Apple Cider Vinegar is known as the ”The Miracle Cure.”
Scientists have identified as many as 90 different substances in this wonderful drink.
Scrap apple cider vinegar is inexpensive, healthy, and something cool to do with your kids. I enjoy reading about the health benefits, particularly the claims that apple cider vinegar can help with allergy and asthma suffering.
You Can Have Your Apples and Drink Them Too!
I have researched several recipes and decided a simple scrap vinegar would be a perfect starter.
Scrap apple cider is exactly what it implies. You can use any portion of a scrap of the apple to include peel or core and use the inside portion of the apple for pies or sauces.
As with any recipe, the better the ingredients, the better the final product, start with organic apples and pure water to get the best batch.
Apple Scrap Vinegar
Recipe altered from the healthy eating site
- Mason jars of any size depending on how much you want to make
- Apple scraps from washed organic apples (winter and fall varieties contain the most sugar)
- Clean, purified water
- Cheesecloth for covering the jar to keep out bugs and debris
- String or rubber band to tie around the jar.
Fill the bowl or jar with peels, scraps, and cores of organic apples that have been browned from air exposure.
Cover with water and leave a little headspace for fermentation. Make sure the scraps are covered completely with water since exposure could cause mold growth.
Cover with cheesecloth and put in a warm, dark place. If you are making batches at different times, label the start date of each batch.
You’ll notice the jar contents start to thicken after a few days and a grayish scum forms on top. Leave the jar for a month or so to ferment.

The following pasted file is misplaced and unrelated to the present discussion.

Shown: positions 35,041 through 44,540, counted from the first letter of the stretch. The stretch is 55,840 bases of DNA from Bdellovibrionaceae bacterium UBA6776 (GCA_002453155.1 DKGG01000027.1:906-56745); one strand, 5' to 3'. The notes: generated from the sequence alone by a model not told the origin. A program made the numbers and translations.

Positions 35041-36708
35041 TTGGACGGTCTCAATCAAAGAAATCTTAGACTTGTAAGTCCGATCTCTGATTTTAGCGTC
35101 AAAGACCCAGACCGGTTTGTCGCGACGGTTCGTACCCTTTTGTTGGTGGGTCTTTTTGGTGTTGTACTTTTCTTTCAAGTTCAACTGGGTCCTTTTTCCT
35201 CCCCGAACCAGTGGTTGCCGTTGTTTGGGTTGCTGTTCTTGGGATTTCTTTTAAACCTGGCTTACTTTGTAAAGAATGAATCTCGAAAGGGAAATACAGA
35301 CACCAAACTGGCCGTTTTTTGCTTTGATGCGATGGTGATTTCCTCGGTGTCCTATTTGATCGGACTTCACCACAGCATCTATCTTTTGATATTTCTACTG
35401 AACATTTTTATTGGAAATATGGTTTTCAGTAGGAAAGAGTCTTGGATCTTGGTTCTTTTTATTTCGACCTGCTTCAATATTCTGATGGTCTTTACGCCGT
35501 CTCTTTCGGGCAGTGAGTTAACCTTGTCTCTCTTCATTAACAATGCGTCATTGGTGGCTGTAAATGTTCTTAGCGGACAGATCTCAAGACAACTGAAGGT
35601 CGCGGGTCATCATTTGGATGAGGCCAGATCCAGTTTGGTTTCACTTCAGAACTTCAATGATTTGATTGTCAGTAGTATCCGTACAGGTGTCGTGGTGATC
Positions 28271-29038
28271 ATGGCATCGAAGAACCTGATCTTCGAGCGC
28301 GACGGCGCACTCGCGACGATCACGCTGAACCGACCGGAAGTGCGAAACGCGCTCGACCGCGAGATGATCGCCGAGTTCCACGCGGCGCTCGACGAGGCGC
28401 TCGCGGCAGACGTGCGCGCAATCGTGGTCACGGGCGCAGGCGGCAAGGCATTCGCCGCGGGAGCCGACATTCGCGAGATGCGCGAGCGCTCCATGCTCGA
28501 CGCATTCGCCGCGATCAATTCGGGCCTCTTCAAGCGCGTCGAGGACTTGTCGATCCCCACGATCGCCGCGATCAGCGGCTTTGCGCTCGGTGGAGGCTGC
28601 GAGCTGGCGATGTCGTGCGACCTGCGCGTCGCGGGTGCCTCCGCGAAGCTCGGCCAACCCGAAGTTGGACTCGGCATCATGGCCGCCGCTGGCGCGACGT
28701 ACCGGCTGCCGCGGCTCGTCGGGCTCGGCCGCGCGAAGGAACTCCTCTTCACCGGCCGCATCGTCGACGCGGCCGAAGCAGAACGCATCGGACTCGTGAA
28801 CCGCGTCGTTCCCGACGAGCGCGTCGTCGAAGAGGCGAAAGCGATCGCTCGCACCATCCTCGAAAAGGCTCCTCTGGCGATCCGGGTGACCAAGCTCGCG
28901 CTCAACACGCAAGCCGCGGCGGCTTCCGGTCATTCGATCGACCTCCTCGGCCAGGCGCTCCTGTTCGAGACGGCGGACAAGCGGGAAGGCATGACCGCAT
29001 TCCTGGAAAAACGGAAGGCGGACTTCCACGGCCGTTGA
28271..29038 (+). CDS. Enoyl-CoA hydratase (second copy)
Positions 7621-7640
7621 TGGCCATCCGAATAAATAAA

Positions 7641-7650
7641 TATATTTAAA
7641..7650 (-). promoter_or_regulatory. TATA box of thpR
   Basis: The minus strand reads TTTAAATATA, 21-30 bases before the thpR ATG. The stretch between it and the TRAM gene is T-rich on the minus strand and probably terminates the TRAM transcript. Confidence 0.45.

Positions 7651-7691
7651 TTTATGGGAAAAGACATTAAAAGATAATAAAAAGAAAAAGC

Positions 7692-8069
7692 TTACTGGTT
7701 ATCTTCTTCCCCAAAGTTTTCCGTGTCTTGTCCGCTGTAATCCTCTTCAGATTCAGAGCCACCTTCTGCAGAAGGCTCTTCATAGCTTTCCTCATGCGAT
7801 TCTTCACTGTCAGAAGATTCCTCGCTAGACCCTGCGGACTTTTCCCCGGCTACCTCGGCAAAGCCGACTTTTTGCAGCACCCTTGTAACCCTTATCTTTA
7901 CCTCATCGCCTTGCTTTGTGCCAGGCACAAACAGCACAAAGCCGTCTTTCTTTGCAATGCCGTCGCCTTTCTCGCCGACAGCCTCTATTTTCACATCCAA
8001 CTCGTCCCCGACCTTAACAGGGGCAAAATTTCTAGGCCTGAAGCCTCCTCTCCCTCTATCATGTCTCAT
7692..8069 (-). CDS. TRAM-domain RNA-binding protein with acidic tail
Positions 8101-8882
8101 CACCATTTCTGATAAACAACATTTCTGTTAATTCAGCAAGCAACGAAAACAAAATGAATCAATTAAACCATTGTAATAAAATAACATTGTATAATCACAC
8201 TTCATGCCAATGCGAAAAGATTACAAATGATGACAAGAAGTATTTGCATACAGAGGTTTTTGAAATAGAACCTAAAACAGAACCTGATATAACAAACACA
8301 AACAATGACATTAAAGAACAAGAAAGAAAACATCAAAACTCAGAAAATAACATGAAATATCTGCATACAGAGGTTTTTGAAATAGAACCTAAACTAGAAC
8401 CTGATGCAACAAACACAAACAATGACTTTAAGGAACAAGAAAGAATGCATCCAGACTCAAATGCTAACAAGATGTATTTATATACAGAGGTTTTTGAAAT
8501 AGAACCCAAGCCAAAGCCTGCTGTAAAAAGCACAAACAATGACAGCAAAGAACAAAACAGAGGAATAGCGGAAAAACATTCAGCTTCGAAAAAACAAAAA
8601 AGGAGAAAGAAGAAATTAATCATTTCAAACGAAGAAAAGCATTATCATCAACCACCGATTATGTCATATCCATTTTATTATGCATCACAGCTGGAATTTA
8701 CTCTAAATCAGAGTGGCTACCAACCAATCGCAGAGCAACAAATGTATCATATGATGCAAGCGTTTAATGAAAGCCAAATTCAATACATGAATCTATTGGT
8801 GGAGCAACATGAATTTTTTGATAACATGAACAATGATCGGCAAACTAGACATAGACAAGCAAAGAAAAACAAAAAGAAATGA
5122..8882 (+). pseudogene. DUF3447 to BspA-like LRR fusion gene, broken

After about a month, you can start taste-testing it and continue until the desired strength. When it’s strong enough, strain out the apple scraps and bottle the vinegar.
It is normal for the vinegar to be cloudy. There will also be some sediment from the apples and what’s known as the “mother.”
If you don’t like the cloudiness, straining it through a paper coffee filter will remove most sediments. However, it is the “sediment” that contains so many of the vital nutrients.
When the vinegar is ready, bottle it up and refrigerate. If you store long term, pasteurization is needed to keep out dangerous bacteria. Follow this procedure for sterilizing your vinegar for long term storage.
Personally, I like the organic, raw, and unpasteurized kind and will stick to buying Bragg’s Apple Cider Organic Vinegar for long term storage needs.
Share Your Homemade Vinegar Tips With Us!
If you make and store unpasteurized vinegar, share with us your techniques or ideas.
Enjoy your homemade vinegar, and please share tips, suggestions, or other ideas since this is a great disaster preparedness product for your pantry.
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